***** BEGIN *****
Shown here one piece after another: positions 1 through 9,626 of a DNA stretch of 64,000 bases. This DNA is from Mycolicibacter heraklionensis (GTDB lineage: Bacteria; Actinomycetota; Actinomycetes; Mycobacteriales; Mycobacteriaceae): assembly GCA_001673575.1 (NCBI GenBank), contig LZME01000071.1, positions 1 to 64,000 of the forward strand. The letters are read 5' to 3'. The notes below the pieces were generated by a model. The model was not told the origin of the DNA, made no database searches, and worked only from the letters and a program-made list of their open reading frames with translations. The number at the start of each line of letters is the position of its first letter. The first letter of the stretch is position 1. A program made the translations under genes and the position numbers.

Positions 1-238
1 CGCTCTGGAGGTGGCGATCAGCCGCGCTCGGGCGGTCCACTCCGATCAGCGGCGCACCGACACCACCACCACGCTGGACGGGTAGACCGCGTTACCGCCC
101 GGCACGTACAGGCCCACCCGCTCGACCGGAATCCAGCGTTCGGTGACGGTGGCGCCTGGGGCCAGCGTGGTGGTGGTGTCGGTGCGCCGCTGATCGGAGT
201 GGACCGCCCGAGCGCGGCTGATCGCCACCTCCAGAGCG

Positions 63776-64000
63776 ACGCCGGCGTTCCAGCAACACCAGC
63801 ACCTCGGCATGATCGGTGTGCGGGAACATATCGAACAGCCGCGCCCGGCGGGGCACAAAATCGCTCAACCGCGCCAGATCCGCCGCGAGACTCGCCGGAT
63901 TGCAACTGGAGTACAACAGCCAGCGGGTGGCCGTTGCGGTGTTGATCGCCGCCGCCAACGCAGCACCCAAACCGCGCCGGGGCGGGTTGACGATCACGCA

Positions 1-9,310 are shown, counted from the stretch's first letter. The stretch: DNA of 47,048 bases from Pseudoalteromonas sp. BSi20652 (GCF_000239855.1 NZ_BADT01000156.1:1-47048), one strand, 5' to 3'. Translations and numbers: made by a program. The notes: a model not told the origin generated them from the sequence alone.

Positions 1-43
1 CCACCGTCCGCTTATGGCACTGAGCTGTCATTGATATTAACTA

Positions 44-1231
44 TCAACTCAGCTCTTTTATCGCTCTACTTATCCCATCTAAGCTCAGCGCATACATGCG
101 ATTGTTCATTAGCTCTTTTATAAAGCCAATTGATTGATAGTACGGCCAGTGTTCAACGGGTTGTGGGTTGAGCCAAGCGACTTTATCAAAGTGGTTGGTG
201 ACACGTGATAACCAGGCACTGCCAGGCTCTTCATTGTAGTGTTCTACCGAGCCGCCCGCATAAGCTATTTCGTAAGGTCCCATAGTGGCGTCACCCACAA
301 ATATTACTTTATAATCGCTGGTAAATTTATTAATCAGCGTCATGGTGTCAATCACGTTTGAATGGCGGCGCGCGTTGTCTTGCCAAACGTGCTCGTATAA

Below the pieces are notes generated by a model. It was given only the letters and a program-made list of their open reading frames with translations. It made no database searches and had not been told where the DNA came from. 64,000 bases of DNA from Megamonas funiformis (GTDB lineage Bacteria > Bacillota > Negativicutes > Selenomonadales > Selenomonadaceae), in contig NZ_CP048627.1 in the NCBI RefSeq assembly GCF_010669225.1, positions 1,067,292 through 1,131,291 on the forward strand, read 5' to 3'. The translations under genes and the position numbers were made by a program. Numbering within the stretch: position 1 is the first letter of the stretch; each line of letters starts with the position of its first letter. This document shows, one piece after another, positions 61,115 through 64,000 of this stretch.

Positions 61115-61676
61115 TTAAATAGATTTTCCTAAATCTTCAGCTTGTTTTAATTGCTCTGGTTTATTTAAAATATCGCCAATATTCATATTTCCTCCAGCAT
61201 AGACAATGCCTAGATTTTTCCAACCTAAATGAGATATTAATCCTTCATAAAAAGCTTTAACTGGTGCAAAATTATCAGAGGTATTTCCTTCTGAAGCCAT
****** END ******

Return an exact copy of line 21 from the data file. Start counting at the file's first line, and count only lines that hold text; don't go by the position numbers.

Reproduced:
61201 AGACAATGCCTAGATTTTTCCAACCTAAATGAGATATTAATCCTTCATAAAAAGCTTTAACTGGTGCAAAATTATCAGAGGTATTTCCTTCTGAAGCCAT